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Jun 28, 2010

David Staines is a Canadian literary critic, university professor (English at the University of Ottawa), writer, and editor.  He specializes in three literatures: medieval, Victorian and Canadian. He is editor of the scholarly Journal of Canadian Poetry (since 1986) and general editor of McClelland and Stewart’s New Canadian Library series (since 1988). His essay collections, include The Canadian Imagination (1977), a book that introduced Canadian literature and literary criticism to an American audience, plus studies on Morley Callaghan and Stephen Leacock.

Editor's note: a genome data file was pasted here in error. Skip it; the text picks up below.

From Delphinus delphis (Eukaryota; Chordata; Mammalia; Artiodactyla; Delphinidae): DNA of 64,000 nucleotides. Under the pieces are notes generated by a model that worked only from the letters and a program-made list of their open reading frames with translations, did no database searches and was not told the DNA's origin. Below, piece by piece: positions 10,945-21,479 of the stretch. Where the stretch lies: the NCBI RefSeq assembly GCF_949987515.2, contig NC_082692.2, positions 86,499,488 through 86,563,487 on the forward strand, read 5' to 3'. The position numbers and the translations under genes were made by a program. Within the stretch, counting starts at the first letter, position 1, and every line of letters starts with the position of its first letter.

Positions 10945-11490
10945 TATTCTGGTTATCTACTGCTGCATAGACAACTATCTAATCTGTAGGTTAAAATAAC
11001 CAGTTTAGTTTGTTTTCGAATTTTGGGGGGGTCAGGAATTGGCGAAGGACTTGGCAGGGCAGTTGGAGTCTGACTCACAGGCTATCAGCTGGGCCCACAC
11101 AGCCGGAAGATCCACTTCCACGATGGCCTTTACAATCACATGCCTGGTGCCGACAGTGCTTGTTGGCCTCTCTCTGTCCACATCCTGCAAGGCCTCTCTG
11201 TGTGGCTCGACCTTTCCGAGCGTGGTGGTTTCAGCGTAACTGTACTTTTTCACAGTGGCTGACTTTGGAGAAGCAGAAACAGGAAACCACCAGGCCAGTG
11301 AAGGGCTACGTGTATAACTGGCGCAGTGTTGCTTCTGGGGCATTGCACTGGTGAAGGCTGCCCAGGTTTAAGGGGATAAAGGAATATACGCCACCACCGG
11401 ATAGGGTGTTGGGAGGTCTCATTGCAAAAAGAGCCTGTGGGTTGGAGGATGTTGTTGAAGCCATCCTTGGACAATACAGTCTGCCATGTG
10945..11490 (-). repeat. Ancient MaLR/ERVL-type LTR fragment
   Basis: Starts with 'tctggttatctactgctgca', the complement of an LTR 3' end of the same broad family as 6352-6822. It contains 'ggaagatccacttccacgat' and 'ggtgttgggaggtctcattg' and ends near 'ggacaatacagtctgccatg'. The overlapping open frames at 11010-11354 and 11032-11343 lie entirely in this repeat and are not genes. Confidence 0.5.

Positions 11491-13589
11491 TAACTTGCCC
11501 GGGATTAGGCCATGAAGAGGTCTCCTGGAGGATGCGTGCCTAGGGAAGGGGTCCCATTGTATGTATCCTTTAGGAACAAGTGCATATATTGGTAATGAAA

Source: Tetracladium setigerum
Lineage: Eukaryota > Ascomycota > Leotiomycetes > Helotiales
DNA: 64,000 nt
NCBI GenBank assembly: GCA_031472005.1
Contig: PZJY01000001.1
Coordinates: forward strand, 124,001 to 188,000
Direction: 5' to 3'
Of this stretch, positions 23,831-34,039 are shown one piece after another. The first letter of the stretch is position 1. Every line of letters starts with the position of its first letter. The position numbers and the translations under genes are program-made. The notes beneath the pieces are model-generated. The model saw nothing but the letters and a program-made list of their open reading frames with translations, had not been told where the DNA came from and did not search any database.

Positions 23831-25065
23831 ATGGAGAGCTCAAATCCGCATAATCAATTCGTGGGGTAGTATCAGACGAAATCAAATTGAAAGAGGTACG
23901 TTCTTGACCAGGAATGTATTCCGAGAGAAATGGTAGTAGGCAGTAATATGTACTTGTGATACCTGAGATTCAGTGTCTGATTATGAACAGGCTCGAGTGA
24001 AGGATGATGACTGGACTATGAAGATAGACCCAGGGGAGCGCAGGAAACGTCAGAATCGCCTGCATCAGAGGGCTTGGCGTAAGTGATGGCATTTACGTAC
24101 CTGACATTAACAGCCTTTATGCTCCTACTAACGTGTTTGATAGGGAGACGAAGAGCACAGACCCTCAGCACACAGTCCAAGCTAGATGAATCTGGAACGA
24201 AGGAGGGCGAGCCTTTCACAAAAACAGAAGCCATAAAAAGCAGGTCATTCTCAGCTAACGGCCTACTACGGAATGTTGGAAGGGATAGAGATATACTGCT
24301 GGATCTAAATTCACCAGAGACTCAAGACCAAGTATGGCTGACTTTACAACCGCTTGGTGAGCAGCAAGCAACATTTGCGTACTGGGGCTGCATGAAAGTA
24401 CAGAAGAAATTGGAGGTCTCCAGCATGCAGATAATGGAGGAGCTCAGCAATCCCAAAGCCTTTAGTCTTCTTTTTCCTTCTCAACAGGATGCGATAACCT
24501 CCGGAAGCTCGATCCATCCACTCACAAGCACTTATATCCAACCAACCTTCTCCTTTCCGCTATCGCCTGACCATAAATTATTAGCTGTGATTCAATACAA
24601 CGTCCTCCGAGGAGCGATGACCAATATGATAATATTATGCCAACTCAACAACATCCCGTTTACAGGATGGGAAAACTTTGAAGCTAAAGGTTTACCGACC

But it’s not for any of this (save a defense of Callaghan in the face of John Metcalf’s condemnations) that I sought  Prof. Staines’ company. Rather it’s because he co-edited Northrop Frye on Canada (University of Toronto, 2001). Frye, Canada’s most celebrated literary theorist, a man many hold responsible for the dearth of evaluative analysis in Canadian criticism; a man whose thoughts and person Staines knows (and knew) very well; is the reason we met.

Please listen here to a conversation that reveals the author of Fearful Symmetry and The Anatomy of Criticism as a surprisingly self contradictory critic; speaks to the remarkable talent of Alice Munro and Canada’s current stock of strong fiction writers; outlines criteria for acceptance into the New Canadian Library; and identifies some of the best Canadian novels.